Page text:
There is no single way to prepare TVP. Some cooks dump it unmodified into soups or sauces as a thickening agent. Rehydrating with liquids like vegetable broth or tomato sauce produces more appetizing results than plain water. We are aiming for a slightly crumbly though moist consistency that sticks together, for lack of a better analogy, like hamburger meat. This is great for tacos. If you add it to soup or chili, however, it is likely to disperse into the liquid.
In restaurants, cooking times are significantly reduced with proper prep. Sous chefs arrive early to chop and simmer frequently used ingredients. The one thing you can prepare in advance for this meaty filing is the seasoning. You could measure everything out each time you cook, buy it preassembled, or skip the nitrites and prepare a batch to use as needed. Here’s the mixture I keep on hand courtesy of the Food Network.
Emeril‘s Southwest Seasoning 
- 2 Tbs chili powder
- 2 Tbs ground cumin
- 2 Tbs paprika
- 1 Tbs dried oregano
- 1 Tbs ground coriander
- 1 Tbs cayenne pepper
- 1 Tbs garlic powder
- 1 Tbs crushed red pepper flakes
- 1 Tbs salt
- 1 Tbs black pepper
You'll end up with a half cup of seasoning that can be used for soups, chili and more taco “meat” in the future. Now let’s rehydrate that TVP with the ingredients in the “meat” column. You’re going to end up with about a cup and a half of taco filling, sufficient for about a dozen tacos. Scale recipe as required for the amount of people.
I am a cilantro-chomping, jalapeño-popping foodie. This is a baseline recipe that is not too spicy in my opinion. Nevertheless, some diners can’t stomach the least bit of hotness. If that’s your case, you may substitute bell peppers for jalapeños.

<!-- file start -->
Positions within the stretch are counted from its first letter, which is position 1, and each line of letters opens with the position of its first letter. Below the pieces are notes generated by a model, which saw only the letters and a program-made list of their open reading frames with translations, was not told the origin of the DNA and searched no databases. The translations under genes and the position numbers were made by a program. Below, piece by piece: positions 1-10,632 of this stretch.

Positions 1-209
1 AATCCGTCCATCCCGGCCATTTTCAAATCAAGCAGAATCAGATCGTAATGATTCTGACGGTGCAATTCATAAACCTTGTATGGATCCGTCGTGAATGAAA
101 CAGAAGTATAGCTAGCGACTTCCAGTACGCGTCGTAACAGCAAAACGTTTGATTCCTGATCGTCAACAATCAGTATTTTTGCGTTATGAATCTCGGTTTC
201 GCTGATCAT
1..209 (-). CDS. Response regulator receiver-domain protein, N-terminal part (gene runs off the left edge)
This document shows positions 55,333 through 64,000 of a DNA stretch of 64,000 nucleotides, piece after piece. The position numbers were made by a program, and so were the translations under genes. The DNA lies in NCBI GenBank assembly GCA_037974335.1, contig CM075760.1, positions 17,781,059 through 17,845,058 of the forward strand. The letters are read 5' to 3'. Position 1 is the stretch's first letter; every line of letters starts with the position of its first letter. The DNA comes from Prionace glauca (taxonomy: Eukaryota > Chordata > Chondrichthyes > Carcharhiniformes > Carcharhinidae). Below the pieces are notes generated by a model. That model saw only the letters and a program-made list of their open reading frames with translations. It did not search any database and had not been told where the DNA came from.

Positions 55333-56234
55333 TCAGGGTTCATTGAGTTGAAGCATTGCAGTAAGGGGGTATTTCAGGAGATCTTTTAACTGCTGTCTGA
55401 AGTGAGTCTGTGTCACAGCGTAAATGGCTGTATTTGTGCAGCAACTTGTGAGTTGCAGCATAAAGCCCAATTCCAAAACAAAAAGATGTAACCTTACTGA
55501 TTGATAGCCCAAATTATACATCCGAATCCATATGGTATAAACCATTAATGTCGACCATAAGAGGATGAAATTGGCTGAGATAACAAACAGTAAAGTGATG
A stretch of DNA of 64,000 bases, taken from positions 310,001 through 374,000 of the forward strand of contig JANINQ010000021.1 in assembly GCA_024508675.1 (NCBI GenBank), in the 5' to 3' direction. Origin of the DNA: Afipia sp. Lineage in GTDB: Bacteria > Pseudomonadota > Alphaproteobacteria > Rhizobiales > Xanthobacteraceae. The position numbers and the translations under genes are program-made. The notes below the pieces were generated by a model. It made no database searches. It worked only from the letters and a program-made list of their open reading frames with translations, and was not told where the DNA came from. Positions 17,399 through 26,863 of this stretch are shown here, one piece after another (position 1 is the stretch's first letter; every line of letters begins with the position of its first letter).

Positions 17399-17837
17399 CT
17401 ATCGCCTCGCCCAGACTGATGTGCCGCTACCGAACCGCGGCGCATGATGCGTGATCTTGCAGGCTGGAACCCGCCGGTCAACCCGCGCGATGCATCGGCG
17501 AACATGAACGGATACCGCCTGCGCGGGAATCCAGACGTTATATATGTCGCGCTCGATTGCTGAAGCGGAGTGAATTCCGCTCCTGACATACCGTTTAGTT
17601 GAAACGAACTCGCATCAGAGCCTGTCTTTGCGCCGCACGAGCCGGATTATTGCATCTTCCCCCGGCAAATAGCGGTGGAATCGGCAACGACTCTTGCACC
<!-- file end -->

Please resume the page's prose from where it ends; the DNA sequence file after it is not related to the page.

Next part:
You can also add more ingredients like corn, black olives and celery but, as I said, I am establishing a baseline focused on achieving the ultimate texture. When using this for a taco filling, you’ll likely have extra toppings anyway. Once you get the technique down, you can adjust to your own tastebuds and sense of adventure.
- Add Ragu tomato sauce to the water in a microwave-safe container and heat for 2 minutes or simmer the liquids in a pan.
- Heat olive oil in a non-stick skillet while dicing onions and peppers. Sauté veggies with a dash of salt and pepper until onions are slightly translucent, yet firm.
- Stir dry spices into TVP. The flax seed adds vital omega-3 fatty acids but flavor will not be affected if unavailable. Slowly pour in warmed liquid while stirring.
It takes a combination of heat and liquid to reconstitute dehydrated TVP. With about half the liquid mixed in, the TVP will begin to resemble coarse taco meat. Add the moistened TVP to the pan of onions and stir in remaining sauce as needed. Lower heat and simmer. Most of the water within it will evaporate within a few minutes. Click an image on this page to view photos of the progression. When the desired constancy is achieved, there are a couple more options.
A nearby vegetarian restaurant charges $5 per veggie taco. A family of four could easily spend over $50 in tacos alone, before adding beverages or sides. Using this simple recipe, you could conceivably prepare ten times the amount of tacos for half that cost.
To make tacos, shred some lettuce, dice tomatoes and mince cilantro. Warm taco shells in a pan lightly greased with olive oil. Add contents and fold. This versatile meaty filling can also be used in frittatas, egg rolls, empanadas, enchiladas, pizza topping or mixed with more tomato sauce and served over pasta.
With this recipe, we manage to replicate a savory “meat” filling for a variety of foods that is rich in omega-3, potassium and protein with no artery-clogging trans fats. It is so tasty, diners won’t even realize it doesn’t contain meat—unless you spoil the surprise. Now that’s something to keep everyone A Bit More Healthy.
- Non-Meat Ingredients. fao.org
- Comprehensive List of Reasons for Label Modifications and Returns. usda.gov
- All About Textured Vegetable Protein - TVP® usaemergencysupply.com
- Is TVP Healthy? livestrong.com
- Emeril's Southwest Seasoning Recipe. foodnetwork.com